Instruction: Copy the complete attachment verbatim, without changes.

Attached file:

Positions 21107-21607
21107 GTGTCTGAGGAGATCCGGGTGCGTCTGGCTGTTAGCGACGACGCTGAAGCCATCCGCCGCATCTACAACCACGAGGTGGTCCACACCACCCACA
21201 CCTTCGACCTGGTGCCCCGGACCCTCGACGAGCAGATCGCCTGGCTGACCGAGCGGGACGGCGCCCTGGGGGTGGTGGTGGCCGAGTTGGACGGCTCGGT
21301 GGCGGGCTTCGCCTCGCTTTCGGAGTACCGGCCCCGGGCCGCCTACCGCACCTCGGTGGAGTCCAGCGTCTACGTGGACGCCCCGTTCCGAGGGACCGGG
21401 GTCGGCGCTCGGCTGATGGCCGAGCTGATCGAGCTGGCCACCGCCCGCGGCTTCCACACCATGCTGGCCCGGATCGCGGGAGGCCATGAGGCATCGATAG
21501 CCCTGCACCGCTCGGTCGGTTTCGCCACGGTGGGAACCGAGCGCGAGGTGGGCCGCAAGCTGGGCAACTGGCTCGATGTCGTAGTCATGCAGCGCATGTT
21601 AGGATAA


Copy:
Positions 21107-21607
21107 GTGTCTGAGGAGATCCGGGTGCGTCTGGCTGTTAGCGACGACGCTGAAGCCATCCGCCGCATCTACAACCACGAGGTGGTCCACACCACCCACA
21201 CCTTCGACCTGGTGCCCCGGACCCTCGACGAGCAGATCGCCTGGCTGACCGAGCGGGACGGCGCCCTGGGGGTGGTGGTGGCCGAGTTGGACGGCTCGGT
21301 GGCGGGCTTCGCCTCGCTTTCGGAGTACCGGCCCCGGGCCGCCTACCGCACCTCGGTGGAGTCCAGCGTCTACGTGGACGCCCCGTTCCGAGGGACCGGG
21401 GTCGGCGCTCGGCTGATGGCCGAGCTGATCGAGCTGGCCACCGCCCGCGGCTTCCACACCATGCTGGCCCGGATCGCGGGAGGCCATGAGGCATCGATAG
21501 CCCTGCACCGCTCGGTCGGTTTCGCCACGGTGGGAACCGAGCGCGAGGTGGGCCGCAAGCTGGGCAACTGGCTCGATGTCGTAGTCATGCAGCGCATGTT
21601 AGGATAA